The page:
Bushwick Bill, Of Houston Rap Group Geto Boys, Dead At 52

Jun 10, 2019
Originally published on June 10, 2019 6:10 pm

Houston rapper Bushwick Bill, a founding member of the pioneering rap crew Geto Boys, died on Sunday evening in Colorado, his publicist, Dawn P., confirmed with NPR. A cause was not given pending a medical examination; the rapper was diagnosed earlier this year with pancreatic cancer. He was 52 years old.

Born Richard Shaw in Kingston, Jamaica, the artist moved to Bushwick, Brooklyn as a young child — hence his rap moniker — before relocating to Houston, where he first joined the Rap-A-Lot Records-assembled group in the early-to-mid-'80s as a breakdancer and hype man. But as members came and went, he found his way to the mic.

Known for his brash persona and performative storytelling, Bill's unhinged, engaging bars on Geto Boys classics like "F*** a War," "Mind Playing Tricks On Me" and "Mind of a Lunatic" were central to the group carving out its place as a pioneering Southern rap unit in the late '80s and early '90s. While Scarface was hailed as the lyricist of the group, Bushwick Bill's appeal lied in his erratic, say-anything verses. In hip-hop's Golden Era, Geto Boys is credited with putting Houston on the map by pioneering horrorcore — a rap subgenre rooted in nightmarish imagery, physical abuse and psychological horror. Many of rap's current stars, from Jeezy and Lil Wayne to Juice WRLD and 21 Savage, have cited Geto Boys as an influence.

In the span of a decade, from 1988 to 1998 — including a three-year hiatus, from '93 to '96 — Geto Boys released an impressive six albums. As a soloist, Bill released six solo albums from 1992 to 2010, while Geto Boys reunited for a 2005 album, The Foundation. In 2019, on the heels of Bill's cancer diagnosis, the members announced they were planning a farewell tour, to be called The Beginning of a Long Goodbye, The Final Farewell. The tour was later cancelled due to Bill pulling out of the performance dates.

Bushwick Bill was born with dwarfism and suffered from joint pain. In October 1991, Bill — drunk on Everclear and arguing with his then-girlfriend as he details in the song "Ever So Clear" — was shot in the eye. Willie D and Scarface posed alongside Bushwick Bill in the hospital halls the night he was shot, a photo which would later be used as the album cover of the trio's 1991 seminal album We Can't Be Stopped. To date, it remains the group's best-selling. In 2010, Bushwick Bill was arrested in Atlanta, charged with criminal possession of cocaine and marijuana and facing possible deportation.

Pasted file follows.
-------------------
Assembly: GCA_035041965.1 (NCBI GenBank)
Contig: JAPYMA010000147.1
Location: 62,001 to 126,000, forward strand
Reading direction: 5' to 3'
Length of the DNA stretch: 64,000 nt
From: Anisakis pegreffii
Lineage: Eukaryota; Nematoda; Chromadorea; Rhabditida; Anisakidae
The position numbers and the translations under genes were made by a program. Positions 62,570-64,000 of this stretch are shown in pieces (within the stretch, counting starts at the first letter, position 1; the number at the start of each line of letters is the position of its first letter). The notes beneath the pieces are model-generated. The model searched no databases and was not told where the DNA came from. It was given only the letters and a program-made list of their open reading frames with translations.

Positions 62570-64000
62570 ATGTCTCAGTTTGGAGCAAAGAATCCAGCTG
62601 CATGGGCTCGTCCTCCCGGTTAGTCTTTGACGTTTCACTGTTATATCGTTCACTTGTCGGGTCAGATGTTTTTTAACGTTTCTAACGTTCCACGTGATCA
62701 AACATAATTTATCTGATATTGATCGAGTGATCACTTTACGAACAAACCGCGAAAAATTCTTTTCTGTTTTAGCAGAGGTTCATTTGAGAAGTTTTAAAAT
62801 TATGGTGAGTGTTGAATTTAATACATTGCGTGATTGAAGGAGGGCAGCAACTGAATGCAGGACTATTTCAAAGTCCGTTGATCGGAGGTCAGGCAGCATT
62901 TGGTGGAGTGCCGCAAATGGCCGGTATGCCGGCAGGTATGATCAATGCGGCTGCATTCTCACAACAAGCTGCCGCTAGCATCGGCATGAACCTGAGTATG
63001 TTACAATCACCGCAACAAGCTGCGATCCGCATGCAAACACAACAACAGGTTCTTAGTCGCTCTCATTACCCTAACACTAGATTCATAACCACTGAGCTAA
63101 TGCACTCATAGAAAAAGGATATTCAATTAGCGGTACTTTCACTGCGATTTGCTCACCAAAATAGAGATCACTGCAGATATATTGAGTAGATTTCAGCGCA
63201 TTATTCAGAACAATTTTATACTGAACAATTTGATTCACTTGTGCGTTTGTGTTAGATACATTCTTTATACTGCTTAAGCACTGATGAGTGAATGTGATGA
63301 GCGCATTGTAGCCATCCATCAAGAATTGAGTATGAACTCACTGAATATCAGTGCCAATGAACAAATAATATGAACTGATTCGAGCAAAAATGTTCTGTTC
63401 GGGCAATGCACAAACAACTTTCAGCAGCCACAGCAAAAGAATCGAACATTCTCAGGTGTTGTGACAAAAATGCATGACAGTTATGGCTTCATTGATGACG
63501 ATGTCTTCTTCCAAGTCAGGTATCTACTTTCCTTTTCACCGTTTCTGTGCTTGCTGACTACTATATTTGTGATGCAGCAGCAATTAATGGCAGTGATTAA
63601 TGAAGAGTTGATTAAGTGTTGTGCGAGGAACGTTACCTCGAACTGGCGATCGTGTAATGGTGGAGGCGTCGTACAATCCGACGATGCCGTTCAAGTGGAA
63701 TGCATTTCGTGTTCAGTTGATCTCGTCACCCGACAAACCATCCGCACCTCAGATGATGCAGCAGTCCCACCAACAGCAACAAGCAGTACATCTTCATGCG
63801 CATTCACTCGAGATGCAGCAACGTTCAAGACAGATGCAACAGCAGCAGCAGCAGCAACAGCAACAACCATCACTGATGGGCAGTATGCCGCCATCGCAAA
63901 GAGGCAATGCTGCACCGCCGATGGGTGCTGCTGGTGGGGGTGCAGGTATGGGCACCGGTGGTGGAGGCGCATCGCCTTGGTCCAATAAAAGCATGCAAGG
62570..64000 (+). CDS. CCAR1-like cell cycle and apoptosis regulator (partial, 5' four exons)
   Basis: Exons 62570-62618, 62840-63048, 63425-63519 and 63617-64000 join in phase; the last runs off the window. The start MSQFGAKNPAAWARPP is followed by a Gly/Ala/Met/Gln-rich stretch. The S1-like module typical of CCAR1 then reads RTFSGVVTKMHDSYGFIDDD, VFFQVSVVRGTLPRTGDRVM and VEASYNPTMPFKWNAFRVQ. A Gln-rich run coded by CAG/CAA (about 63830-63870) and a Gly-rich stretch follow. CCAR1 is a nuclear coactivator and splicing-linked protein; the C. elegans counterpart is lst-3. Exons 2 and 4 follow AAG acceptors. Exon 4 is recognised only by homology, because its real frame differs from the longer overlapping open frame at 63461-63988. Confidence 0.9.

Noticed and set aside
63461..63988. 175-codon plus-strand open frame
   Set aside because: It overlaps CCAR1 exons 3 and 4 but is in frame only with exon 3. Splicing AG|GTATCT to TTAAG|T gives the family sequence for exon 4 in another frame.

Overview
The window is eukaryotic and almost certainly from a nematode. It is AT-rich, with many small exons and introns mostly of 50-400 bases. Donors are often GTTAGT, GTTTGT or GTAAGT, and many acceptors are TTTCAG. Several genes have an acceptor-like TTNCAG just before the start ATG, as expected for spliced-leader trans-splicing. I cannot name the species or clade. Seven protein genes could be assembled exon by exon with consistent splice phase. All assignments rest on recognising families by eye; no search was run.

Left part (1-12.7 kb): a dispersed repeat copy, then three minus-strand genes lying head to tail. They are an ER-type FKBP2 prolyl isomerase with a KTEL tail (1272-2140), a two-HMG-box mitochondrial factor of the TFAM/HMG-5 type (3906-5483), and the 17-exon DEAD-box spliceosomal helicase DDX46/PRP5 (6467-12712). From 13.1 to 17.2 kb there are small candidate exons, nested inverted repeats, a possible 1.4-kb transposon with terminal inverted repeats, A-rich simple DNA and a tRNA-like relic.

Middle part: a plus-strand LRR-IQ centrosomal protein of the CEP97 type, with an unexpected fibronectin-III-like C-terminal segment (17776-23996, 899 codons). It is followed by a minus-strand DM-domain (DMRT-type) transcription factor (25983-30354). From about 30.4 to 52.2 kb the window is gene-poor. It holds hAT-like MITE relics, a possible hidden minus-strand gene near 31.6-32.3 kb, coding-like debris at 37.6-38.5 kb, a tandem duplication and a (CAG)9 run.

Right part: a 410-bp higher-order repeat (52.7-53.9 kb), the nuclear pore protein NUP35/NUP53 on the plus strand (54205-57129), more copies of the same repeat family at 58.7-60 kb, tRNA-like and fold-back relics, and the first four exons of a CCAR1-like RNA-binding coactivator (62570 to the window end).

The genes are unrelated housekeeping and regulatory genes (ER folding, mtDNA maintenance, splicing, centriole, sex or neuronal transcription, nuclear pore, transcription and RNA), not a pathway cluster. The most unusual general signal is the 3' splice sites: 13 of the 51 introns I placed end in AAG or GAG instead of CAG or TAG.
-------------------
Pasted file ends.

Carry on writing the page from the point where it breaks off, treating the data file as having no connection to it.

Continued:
Bill first shared the news that he was battling cancer on May 1, 2019. In a video posted to TMZ, the ailing rapper announced he was diagnosed with Stage 4 pancreatic cancer in February 2019 and, up to that point, had not told his fellow Geto Boys, Willie D and Scarface. Later that same month, Bill was hospitalized with pneumonia and was forced to cancel the remaining shows on the Geto Boys reunion tour. "Now, the rumor is I pulled out on the tour, but if my health was a concern then you would know about my health, not about me pulling out of the tour," the rapper told fans in an Instagram video shot, speaking from a hospital bed. "This is a health issue. Pancreatic cancer. Chemotherapy gave me pneumonia."


Speaking to Vice in 2015, ahead of a screening of the horror film Child's Play that he was set to host in Los Angeles, Bushwick Bill explained the hope he found in fusing rap and the macabre: "There are these little moments in life where if you're under the right stars and the right light hits you, or when the northern lights are going by you could become a superhuman being. To be able to be bigger than who you are, I think people have always been fascinated with that. That you could turn into a werewolf and be strong, or that you could use electricity and bring something back to life."


Additional reporting by Andrew Flanagan.

Copyright 2020 NPR. To see more, visit https://www.npr.org.


Bushwick Bill of the Houston rap group Geto Boys has died at age 52.